As you’ve reviewed your account statements this year, you have likely noticed that the COVID-19 pandemic has had an impact on your investments, particularly your 401(k). You may be trying to decide whether to move your money or keep it where it is, based on the ups and downs of late. Luckily, things are starting to look better, and while there are still many variables to consider, with a cautious approach, you can determine what, if any, steps you should be taking with your investments in times like these.
Avoid making sudden decisions.
No matter what your account balance is and how alarmed you may feel, don’t make any sudden investment decisions. Now, more than ever, it is important to avoid impulsive reactions, especially when it comes to your retirement account. Instead, focus on doing careful research before making changes. You might feel inclined to check your account balances more frequently, but resist this temptation, if possible, because it may make you feel even more anxious.
Remember, less risk means reduced returns.
In these uncertain times, you may have considered reallocating assets to those less affected by the stock market, like bonds or money market funds. However, these less-risky investments yield reduced returns. Since 2010, the S&P 500 has seen gains of more than 13 percent, while the Bloomberg Barclays U.S. Aggregate Bond Index returns were only 3.5 percent. So if you’re in a position where you can ride out the risk, your returns may be higher in the long-run, despite the current waves.
Study the stocks and stay diversified.
It may be tempting to buy a stock because its price is low, but prior to doing so, make sure you review the company’s history, strengths and weaknesses. Looking to the past to see how it fared in previous downturns may be a good indicator of if it has a good chance of recovering in the future. Also, consider the industries in which you are thinking of investing. Is a price plunge temporary or an indicator of bigger issues that could cause further declines? No matter what, diversification is key when it comes to investing and puts a level of protection across your assets.
Check your asset mix.
If you’ve been employed by the same company for several years, your 401(k) allocations may need to be updated. Many account holders don’t make any changes after they sign up, but your previous investment strategy may be too aggressive now that you’re older – and even more so, in the midst of an unstable market. It’s recommended that older investors, especially those closer to retirement, move some of their stocks into bonds. Since not all employers offer every type of investment, review your account to see what allocation options are available to you before you make changes to your 401(k).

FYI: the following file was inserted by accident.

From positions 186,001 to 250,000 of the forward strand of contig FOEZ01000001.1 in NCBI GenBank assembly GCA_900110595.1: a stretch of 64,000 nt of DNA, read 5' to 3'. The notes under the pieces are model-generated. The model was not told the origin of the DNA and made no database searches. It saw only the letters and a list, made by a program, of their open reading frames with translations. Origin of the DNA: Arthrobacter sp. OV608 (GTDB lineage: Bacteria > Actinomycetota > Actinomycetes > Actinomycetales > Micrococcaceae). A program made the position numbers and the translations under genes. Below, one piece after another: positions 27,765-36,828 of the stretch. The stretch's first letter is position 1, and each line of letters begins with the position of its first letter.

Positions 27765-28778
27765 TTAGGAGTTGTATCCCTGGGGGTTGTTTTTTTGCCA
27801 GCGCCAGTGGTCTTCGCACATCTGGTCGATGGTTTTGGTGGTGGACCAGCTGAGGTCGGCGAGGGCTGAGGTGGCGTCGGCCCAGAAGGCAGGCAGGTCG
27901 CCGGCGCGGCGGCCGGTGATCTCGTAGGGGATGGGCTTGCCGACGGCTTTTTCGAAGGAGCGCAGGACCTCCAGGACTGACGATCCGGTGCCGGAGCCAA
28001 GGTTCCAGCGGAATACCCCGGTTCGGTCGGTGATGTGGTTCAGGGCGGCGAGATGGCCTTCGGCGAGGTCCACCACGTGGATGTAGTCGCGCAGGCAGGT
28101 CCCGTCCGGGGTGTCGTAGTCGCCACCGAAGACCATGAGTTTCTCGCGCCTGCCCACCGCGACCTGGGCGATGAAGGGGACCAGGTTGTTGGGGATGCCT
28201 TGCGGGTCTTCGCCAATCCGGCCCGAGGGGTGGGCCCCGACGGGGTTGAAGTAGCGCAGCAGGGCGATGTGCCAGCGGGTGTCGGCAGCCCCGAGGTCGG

Think of the timeline and your risk tolerance.
The ideal mix of investments for you depends on your age, when you expect to retire, and how much money you’ll need to live the retirement lifestyle you’ve envisioned. The closer you are to retirement age, the less risky your investment portfolio should be (meaning, you’d have fewer stocks and invest more in CDs or savings). If you still have many years before you retire, safer assets might not make sense for you, even though they may seem appealing at the moment. Instead, you might look to investing more heavily in stocks or high-yielding bonds, because you have more time to afford the risk. For a visualization of risks in relation to investment types, watch our “Risk Management” informational video.
Work with a professional.
As you decide how to move forward with your investments and your 401(k) account, particularly in challenging times like we’re facing, contact the experts at Wickham Financial & Insurance Services. Because we specialize in financial planning, we can help you find the investment balance that works best for you based on where you are in your career and retirement planning.
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